Women were the chief victims of the Witchcraft Craze, and this was due to social change where single women increased in numbers, which led to tensions, and these were released in widespread charge of witchcraft against unmarried females. Tens of thousands of supposed witches – mostly women – were executed.
Fear and Suspicion in Salem
There were the ordinary stresses of 17th-century life in the Massachusetts Bay Colony. A strong belief in the devil, factions among Salem Village families and rivalry with nearby Salem Town combined with a recent small pox epidemic and the threat of attack by warring tribes created a fertile ground for fear and suspicion.
In 1689, English rulers William and Mary started a war with France in the American colonies. Known as King William’s War to colonists, it ravaged regions of upstate New York, Nova Scotia and Quebec, sending refugees into the county of Essex and, specifically, Salem Village in the Massachusetts Bay Colony. (Salem Village is present-day Danvers, Massachusetts; colonial Salem Town became what’s now Salem.)
The displaced people created a strain on Salem’s resources. This aggravated the existing rivalry between families with ties to the wealth of the port of Salem and those who still depended on agriculture.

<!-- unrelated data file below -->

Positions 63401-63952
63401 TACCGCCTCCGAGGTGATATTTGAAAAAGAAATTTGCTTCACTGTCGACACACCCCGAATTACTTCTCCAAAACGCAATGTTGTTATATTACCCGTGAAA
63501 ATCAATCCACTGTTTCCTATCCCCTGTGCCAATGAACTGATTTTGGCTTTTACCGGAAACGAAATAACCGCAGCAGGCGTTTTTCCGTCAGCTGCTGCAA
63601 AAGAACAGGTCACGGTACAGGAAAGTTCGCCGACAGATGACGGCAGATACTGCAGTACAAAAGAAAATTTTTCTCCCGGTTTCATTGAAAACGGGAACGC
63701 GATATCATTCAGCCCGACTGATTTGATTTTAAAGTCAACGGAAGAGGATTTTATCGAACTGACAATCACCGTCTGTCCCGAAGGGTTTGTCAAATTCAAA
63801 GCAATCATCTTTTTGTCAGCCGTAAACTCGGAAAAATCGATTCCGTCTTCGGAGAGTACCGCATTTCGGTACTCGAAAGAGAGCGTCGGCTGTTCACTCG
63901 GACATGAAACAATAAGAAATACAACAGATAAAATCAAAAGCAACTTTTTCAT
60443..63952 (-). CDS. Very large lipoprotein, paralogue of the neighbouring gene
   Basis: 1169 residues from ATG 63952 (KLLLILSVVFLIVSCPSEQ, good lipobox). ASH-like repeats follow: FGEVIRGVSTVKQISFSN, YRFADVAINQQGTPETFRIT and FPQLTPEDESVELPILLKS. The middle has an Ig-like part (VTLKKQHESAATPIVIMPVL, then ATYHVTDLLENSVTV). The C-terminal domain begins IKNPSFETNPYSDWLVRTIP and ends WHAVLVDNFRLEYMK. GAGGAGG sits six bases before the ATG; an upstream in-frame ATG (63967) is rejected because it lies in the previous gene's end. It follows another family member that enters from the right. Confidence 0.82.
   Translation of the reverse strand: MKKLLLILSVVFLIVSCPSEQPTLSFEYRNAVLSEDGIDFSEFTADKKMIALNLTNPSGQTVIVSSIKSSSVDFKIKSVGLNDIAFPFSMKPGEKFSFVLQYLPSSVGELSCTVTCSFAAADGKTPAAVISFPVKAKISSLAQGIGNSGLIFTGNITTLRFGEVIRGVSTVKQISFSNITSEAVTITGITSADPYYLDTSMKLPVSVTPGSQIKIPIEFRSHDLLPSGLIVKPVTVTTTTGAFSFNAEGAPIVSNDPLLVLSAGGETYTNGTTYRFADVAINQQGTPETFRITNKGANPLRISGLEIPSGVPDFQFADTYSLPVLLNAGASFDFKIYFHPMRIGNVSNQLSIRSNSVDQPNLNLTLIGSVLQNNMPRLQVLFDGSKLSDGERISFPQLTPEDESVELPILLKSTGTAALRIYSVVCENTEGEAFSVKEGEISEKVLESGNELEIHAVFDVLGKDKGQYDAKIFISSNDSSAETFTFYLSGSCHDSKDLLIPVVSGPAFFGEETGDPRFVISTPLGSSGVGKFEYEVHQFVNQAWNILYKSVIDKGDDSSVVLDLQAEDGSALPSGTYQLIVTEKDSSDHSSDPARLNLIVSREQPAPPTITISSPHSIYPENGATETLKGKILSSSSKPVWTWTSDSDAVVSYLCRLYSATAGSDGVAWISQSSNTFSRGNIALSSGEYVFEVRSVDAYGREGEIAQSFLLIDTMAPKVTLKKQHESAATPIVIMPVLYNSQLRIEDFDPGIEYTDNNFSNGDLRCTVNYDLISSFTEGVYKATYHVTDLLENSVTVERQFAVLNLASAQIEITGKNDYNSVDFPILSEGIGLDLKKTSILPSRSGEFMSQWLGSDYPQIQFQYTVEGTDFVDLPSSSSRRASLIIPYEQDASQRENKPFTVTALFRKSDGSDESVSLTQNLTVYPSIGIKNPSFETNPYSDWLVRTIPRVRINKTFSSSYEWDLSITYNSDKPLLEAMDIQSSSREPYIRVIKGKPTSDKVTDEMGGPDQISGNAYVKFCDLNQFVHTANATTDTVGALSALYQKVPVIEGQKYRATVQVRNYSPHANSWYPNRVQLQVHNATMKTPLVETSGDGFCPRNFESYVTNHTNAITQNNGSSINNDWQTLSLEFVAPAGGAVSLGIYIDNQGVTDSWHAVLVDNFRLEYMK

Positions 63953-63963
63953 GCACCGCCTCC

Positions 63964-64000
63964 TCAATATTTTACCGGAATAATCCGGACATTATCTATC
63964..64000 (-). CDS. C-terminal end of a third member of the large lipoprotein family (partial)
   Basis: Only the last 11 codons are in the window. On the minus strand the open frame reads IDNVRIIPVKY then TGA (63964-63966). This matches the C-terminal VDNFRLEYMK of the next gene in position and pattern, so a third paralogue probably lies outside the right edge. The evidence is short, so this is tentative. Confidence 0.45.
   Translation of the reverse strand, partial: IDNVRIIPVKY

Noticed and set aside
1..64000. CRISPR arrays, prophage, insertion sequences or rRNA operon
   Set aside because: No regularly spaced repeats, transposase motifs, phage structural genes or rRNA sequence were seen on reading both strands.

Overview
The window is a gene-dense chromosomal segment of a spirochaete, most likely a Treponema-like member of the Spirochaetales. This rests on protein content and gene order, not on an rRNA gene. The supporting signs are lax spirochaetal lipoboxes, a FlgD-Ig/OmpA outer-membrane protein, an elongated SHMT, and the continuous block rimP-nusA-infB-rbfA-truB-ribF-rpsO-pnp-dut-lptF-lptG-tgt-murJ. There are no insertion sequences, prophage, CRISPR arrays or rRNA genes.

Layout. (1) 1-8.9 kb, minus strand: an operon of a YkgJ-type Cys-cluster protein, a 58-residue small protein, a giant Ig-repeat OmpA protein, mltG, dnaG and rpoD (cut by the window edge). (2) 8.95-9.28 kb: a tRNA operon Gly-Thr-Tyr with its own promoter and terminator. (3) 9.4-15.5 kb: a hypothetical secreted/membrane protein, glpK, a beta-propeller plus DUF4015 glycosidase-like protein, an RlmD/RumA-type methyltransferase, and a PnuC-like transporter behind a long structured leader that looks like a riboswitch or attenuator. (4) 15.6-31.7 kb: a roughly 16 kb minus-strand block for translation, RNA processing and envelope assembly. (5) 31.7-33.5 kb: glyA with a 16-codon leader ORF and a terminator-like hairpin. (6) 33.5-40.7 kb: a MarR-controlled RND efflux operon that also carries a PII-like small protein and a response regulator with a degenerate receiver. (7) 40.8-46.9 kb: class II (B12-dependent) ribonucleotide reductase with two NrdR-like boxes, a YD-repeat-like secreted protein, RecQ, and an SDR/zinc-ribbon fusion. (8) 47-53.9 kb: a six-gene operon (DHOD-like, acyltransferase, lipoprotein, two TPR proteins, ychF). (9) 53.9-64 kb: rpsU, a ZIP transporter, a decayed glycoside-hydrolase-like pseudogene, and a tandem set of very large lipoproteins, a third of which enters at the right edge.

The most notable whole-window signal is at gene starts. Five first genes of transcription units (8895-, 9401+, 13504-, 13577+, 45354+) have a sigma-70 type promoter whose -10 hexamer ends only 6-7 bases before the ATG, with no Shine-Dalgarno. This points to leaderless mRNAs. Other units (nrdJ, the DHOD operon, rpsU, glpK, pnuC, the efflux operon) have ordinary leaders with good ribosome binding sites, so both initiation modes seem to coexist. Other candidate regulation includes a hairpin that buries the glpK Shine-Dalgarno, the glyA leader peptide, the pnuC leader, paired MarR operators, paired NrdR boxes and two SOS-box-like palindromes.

In addition to all this, the whole sea-coast was exposed to danger: ruthless pirates were continually prowling along the shores. Commerce was nearly extinguished, and great losses had been experienced by men in business. A recent expedition against Canada had exposed the colonies to the vengeance of France. (Upham)
The province was encumbered with oppressive taxes, and weighed down by a heavy debt. The whole amounted, no doubt, inclusive of the support of the ministry, to a weight of taxation, considering the greater value of money at that time, of which we have no experience, and can hardly form an adequate conception. The burden pressed directly upon the whole community.
In the midst of this general distress and local gloom and depression, the great and awful tragedy, whose incidents, scenes, and took place. (Upham)
Salem Witch Trails
Soon, prisons were filled with more than 150 men and women from towns surrounding Salem; their names had been “cried out” by tormented young girls as the cause of their pain. All would await trial for a crime punishable by death in 17th-century New England – the practice of witchcraft.